Little, fuzzy red lights in a row, aglow in front of her all along the curve of the road. Reminded her of Marine Drive back home. “Only it is ruby necklace, not pearl”, she thought to herself in the peaceful quiet of the car punctuated by the swish-click of the wipers. Her husband had sworn by I-95 and here she was on 485 and it was bumper to bumper. She had heard enough of the traffic report to know that she was not going anywhere at anything more than 5 miles an hour for at least another 30 min. She had switched off the radio and sat savoring the muted silence in the car. How different traffic here is, from India, she thought. There no matter how tightly you shut the windows and how tinted the glass, you could never have this feeling of isolation. When she had come to this country first, the very first car ride, from the airport to her husband’s one-bedroom apartment, she had thought her ears had not popped yet. Only later did she realize that sound was just muted here. Faint echos. Almost as if pushing their way through all that empty space, trees and lawns, and manicured gardens, they arrived at your ears, tired and exhausted, capable only of evoking a faint memory of their origin. Nothing was sharp, or distinct like she had forgotten to remove cotton wool from her ears. She had used the q-tips very generously those days. The TV was loud, the shower radio on high, anything to push back that stifling quiet.
Now, she welcomed it with open arms. It was like her own private cocoon, nourishing, keeping her sane, giving a rest to her ears. It spoke to her of the unknowable comfort, peace and safety people say the baby feels in the womb. It eased out the tensions, worries, panic and the go! go! go! that life had become these days. Her sanctuary, her little slice of heaven. Her girl friends were always on about “me time” that they snatch out of their busy lives. The spa, they said. Interminable, annoying music that no one in their right minds found relaxing, she thought. Mani-pedi, they gushed. Chatter-chatter and the nagging worry of being judged, she sighed. The mall, finding that beloved shoe, that perfect top, they rhapsodized. The crowds! the jostle! she shuddered. Traffic, she sighed serenely. Horrified looks they gave her before they broke out into the most vitriolic diatribe she had ever heard. Even religious bigots didn’t hate each other as much as people hated traffic. It should have been, “Traffic-the great leveler”, not “Death”, she thought, before shutting up and agreeing with them for fear they thought she was really weird. She knew better now to keep her little secret sanctuary to herself.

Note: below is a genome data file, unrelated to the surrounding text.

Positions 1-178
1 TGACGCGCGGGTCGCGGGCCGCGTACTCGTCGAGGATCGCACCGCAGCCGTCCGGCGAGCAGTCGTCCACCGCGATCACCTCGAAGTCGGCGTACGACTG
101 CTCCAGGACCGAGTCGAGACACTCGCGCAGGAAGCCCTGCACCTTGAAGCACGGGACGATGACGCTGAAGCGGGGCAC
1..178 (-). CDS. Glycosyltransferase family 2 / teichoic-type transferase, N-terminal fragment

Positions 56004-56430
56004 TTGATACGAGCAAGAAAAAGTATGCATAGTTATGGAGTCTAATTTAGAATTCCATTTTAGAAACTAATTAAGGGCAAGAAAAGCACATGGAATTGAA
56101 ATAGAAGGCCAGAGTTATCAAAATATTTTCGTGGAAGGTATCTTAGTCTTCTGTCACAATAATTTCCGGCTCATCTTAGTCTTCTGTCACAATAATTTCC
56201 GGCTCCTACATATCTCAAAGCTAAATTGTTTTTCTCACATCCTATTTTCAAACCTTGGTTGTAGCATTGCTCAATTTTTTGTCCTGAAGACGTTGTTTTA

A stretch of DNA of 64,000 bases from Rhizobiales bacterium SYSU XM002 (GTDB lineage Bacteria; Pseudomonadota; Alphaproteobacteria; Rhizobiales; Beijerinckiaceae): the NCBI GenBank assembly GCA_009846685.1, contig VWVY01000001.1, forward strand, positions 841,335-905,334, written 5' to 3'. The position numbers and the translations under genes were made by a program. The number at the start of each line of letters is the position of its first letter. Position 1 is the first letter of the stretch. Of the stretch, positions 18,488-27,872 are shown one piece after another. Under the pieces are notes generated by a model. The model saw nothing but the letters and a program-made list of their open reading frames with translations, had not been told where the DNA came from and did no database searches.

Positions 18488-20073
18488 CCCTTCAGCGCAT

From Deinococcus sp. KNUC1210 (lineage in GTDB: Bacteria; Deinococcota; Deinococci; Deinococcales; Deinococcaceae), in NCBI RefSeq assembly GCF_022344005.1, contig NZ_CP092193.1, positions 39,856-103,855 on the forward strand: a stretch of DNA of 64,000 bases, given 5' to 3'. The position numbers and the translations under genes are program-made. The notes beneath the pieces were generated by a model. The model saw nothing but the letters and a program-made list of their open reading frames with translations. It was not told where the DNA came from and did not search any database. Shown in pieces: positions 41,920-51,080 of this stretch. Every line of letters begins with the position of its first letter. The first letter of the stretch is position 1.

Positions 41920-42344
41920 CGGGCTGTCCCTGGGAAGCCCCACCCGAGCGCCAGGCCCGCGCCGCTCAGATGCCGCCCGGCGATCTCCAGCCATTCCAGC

She had managed to convert only one person and that was enough for her. They took turns every other Friday to lose themselves in peak hour traffic on the way back from work. But there were rules though. You couldn’t take a detour to run into traffic. You had to choose a highway at the start of the journey and stick to it and take your chances.
“40 mins”! her husband said tight-lipped and bleary-eyed as he opened the door to her. She smiled triumphantly at him, noting the envy behind the irritation and exhaustion. “That ought to learn ya” she said in her fake southern accent as she picked up and tossed a squeaky toy she had stepped on into the basket. “I told you you can never go wrong with 485 on a Friday evening. You should have listened last week! Is he in bed?”
“Yes”, sighed her husband, her one convert, as he flopped onto the couch next to her.